'Unfathomable': Why Is One Commission Trying to Close California's Largest Public College?
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This article originally appeared on Capital and Main, and is reprinted here with their permission.
To appreciate the value of a community college education, consider the transformation of Shanell Williams.
By the time she was a teenager, Williams was constantly getting into trouble on the streets of San Francisco’s Fillmore District. Her abuse of drugs and alcohol, along with a difficult family life, would lead her into the juvenile justice system, drug treatment centers and foster homes.
“I was a juvenile delinquent,” she admits.
Today Williams, now 29, hardly resembles that troubled youth. She is a hard-working student at City College of San Francisco, taking urban studies courses and hoping to transfer to Stanford University or the University of California at Berkeley. She has served as president of the student council at CCSF’s Ocean campus and was elected to be the student representative on CCSF’s Board of Trustees.
“Community college has helped give me a pathway to higher education,” she says.
That pathway may soon be closing. A little-known but powerful organization called the Accrediting Commission for Community and Junior Colleges ( ACCJC) has announced plans to revoke CCSF’s accreditation on July 31, 2014, subject to appeals and a one-year review. The loss of accreditation would certainly mean that CCSF, which has about 80,000 students and is California’s largest public college, would be forced to close—possibly during its 80th anniversary. Students at unaccredited colleges are not eligible for student loans or other types of financial aid through government agencies.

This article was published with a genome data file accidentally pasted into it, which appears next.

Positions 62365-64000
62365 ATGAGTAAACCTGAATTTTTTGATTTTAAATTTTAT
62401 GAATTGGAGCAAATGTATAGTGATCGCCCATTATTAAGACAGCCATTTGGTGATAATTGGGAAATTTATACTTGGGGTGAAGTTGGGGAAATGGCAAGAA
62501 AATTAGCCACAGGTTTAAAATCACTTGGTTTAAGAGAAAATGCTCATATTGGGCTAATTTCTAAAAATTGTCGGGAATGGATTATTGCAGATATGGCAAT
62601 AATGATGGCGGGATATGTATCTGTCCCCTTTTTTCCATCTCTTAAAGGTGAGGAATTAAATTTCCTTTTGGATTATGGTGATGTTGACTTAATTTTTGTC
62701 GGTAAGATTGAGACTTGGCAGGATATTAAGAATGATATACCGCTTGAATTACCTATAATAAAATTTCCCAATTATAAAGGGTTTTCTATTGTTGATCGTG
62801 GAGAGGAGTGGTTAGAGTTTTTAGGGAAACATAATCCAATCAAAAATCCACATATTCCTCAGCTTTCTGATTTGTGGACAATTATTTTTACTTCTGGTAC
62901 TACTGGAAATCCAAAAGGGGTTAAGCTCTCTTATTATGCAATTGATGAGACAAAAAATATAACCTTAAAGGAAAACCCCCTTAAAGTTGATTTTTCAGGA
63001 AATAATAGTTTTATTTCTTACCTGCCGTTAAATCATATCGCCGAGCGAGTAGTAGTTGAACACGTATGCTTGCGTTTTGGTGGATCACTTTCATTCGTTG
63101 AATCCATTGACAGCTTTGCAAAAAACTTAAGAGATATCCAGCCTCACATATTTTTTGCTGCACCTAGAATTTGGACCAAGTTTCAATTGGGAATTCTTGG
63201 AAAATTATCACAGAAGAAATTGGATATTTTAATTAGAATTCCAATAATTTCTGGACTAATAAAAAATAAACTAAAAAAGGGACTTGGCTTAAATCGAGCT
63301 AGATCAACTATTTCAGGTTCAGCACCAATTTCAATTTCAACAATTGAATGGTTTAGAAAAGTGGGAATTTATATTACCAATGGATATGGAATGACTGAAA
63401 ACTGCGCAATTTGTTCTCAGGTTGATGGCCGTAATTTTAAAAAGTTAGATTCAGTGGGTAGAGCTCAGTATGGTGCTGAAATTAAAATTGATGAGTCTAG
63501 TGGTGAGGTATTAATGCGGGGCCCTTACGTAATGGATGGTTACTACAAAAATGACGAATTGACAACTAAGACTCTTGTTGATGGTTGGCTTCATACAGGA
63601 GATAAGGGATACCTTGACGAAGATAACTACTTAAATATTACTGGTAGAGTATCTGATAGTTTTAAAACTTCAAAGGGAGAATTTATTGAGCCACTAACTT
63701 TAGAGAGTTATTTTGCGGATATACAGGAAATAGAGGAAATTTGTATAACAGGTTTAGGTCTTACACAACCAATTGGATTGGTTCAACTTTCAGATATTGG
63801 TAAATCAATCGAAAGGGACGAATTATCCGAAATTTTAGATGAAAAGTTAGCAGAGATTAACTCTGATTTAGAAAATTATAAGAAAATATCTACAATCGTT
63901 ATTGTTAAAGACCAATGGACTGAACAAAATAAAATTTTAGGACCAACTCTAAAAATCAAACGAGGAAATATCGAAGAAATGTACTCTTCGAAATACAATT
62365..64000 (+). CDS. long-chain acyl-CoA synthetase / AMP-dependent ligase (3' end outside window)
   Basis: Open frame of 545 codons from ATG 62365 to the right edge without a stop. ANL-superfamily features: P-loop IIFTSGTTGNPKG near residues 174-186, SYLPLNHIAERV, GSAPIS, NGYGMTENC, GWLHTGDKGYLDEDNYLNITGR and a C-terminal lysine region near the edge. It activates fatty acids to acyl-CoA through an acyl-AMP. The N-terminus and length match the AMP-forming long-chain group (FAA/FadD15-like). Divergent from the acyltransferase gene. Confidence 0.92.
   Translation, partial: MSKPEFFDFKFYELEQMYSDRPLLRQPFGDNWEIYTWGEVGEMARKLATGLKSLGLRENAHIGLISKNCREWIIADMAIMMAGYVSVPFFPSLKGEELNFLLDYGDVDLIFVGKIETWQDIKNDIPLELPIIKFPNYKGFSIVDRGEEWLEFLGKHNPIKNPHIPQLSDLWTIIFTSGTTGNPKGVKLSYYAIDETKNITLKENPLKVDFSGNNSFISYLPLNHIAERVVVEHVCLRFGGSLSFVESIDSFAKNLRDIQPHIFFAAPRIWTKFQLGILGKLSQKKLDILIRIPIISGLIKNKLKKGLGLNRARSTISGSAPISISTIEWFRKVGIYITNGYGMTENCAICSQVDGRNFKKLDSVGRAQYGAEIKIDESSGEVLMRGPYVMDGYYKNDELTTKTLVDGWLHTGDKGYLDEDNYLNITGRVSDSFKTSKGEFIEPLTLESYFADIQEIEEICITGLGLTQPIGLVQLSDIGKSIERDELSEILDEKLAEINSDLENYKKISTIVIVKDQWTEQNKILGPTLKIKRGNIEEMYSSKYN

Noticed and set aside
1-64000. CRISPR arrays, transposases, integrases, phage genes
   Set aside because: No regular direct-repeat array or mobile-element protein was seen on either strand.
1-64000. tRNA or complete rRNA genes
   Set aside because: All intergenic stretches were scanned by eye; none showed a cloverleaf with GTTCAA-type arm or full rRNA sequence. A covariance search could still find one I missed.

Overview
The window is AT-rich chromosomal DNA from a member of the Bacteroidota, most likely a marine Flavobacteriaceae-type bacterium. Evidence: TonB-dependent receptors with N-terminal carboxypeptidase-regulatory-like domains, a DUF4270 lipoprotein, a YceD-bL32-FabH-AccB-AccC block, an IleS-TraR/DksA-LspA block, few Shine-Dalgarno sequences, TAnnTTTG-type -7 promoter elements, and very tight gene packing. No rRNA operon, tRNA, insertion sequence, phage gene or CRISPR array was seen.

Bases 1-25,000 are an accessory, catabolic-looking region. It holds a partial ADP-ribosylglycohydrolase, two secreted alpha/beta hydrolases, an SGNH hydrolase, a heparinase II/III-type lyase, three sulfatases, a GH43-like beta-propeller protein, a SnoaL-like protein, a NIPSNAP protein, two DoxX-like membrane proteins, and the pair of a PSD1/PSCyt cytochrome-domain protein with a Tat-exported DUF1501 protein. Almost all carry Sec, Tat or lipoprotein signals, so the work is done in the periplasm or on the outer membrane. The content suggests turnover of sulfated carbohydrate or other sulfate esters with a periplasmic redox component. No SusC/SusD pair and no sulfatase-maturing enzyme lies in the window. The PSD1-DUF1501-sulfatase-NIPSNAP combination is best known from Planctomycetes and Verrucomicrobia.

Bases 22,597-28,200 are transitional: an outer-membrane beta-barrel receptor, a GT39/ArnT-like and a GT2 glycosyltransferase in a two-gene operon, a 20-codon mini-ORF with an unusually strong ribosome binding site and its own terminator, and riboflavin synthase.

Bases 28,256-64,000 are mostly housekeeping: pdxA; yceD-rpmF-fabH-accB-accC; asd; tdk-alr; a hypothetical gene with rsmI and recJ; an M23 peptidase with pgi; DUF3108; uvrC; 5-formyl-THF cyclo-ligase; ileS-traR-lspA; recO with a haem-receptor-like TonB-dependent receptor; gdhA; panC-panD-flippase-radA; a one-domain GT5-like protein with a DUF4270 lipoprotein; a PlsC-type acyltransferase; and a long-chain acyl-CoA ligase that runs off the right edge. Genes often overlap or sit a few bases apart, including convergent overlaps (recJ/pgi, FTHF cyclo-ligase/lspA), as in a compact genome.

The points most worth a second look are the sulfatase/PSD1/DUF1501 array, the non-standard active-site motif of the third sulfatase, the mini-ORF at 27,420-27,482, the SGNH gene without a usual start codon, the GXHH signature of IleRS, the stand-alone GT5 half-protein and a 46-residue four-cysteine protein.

The decision to impose sanctions on CCSF has set in motion a fierce yearlong struggle that is being played out on its 11 campuses, in hearing rooms in Sacramento and Washington, D.C., and in San Francisco courtrooms. San Francisco City Attorney Dennis Herrera, the California Federation of Teachers and the Save CCSF Coalition have filed lawsuits alleging that ACCJC allowed its advocacy and political bias to prejudice its evaluation of college accreditation standards. (Editor’s Note: The California Federation of Teachers is a financial supporter of Capital & Main.)
In Sacramento, the Joint Legislative Audit Committee has approved a request to audit the ACCJC. In Washington, a federal Department of Education staff report has criticized the ACCJC for not including enough faculty members on its accrediting team.
Next week in San Francisco, a state superior court judge will hear a motion from Herrera’s office seeking a preliminary injunction to stop the ACCJC from revoking CCSF’s accreditation status in July. The City Attorney’s office says that the accrediting body has been using stalling tactics and failing to turn over records. The hearing is scheduled for the day after Christmas.
In an interview with Capital & Main, Deputy City Attorney Therese Stewart calls the ACCJC a “rogue agency that is accountable to no-one,” adding that its efforts to revoke CCSF’s accreditation status represent an “unconscionable” move that would devastate tens of thousands of poor and working class students.
“The people served by City College are the most economically in need of a boost,” says Stewart. “Community colleges provide that at an affordable price.”
Stewart says, and the lawsuit filed by the City Attorney alleges, that the accrediting agency took the unfair and unusual step of moving to sanction CCSF and revoke its accreditation because the college’s trustees, faculty and students opposed the ACCJC’s efforts to reshape the mission of California’s community colleges. The ACCJC has been a leading proponent of policies that would focus on degree completion to the exclusion of remedial courses, such as those that teach English as a second language to immigrants.